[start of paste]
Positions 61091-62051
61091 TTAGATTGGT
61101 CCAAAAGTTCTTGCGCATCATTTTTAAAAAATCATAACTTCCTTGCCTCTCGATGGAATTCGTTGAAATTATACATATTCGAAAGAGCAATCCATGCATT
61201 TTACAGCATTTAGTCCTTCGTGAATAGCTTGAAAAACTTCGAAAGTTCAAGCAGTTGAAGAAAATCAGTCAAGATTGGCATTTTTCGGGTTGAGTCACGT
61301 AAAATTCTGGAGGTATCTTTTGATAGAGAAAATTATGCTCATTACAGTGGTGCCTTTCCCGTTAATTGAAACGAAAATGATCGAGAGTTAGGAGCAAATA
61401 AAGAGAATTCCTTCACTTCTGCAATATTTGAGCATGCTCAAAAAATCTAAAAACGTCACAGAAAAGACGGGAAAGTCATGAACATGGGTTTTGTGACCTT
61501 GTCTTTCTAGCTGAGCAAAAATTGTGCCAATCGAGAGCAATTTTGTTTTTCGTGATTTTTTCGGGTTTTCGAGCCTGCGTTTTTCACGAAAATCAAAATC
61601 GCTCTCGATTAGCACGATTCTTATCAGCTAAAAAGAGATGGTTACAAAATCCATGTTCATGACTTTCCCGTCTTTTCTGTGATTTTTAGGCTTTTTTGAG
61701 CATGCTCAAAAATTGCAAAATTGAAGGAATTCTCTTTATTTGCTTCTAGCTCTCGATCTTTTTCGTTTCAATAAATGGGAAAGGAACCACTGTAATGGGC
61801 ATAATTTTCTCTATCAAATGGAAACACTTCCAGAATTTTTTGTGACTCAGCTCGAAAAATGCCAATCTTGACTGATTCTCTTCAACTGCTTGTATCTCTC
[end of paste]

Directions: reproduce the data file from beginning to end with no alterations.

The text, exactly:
Positions 61091-62051
61091 TTAGATTGGT
61101 CCAAAAGTTCTTGCGCATCATTTTTAAAAAATCATAACTTCCTTGCCTCTCGATGGAATTCGTTGAAATTATACATATTCGAAAGAGCAATCCATGCATT
61201 TTACAGCATTTAGTCCTTCGTGAATAGCTTGAAAAACTTCGAAAGTTCAAGCAGTTGAAGAAAATCAGTCAAGATTGGCATTTTTCGGGTTGAGTCACGT
61301 AAAATTCTGGAGGTATCTTTTGATAGAGAAAATTATGCTCATTACAGTGGTGCCTTTCCCGTTAATTGAAACGAAAATGATCGAGAGTTAGGAGCAAATA
61401 AAGAGAATTCCTTCACTTCTGCAATATTTGAGCATGCTCAAAAAATCTAAAAACGTCACAGAAAAGACGGGAAAGTCATGAACATGGGTTTTGTGACCTT
61501 GTCTTTCTAGCTGAGCAAAAATTGTGCCAATCGAGAGCAATTTTGTTTTTCGTGATTTTTTCGGGTTTTCGAGCCTGCGTTTTTCACGAAAATCAAAATC
61601 GCTCTCGATTAGCACGATTCTTATCAGCTAAAAAGAGATGGTTACAAAATCCATGTTCATGACTTTCCCGTCTTTTCTGTGATTTTTAGGCTTTTTTGAG
61701 CATGCTCAAAAATTGCAAAATTGAAGGAATTCTCTTTATTTGCTTCTAGCTCTCGATCTTTTTCGTTTCAATAAATGGGAAAGGAACCACTGTAATGGGC
61801 ATAATTTTCTCTATCAAATGGAAACACTTCCAGAATTTTTTGTGACTCAGCTCGAAAAATGCCAATCTTGACTGATTCTCTTCAACTGCTTGTATCTCTC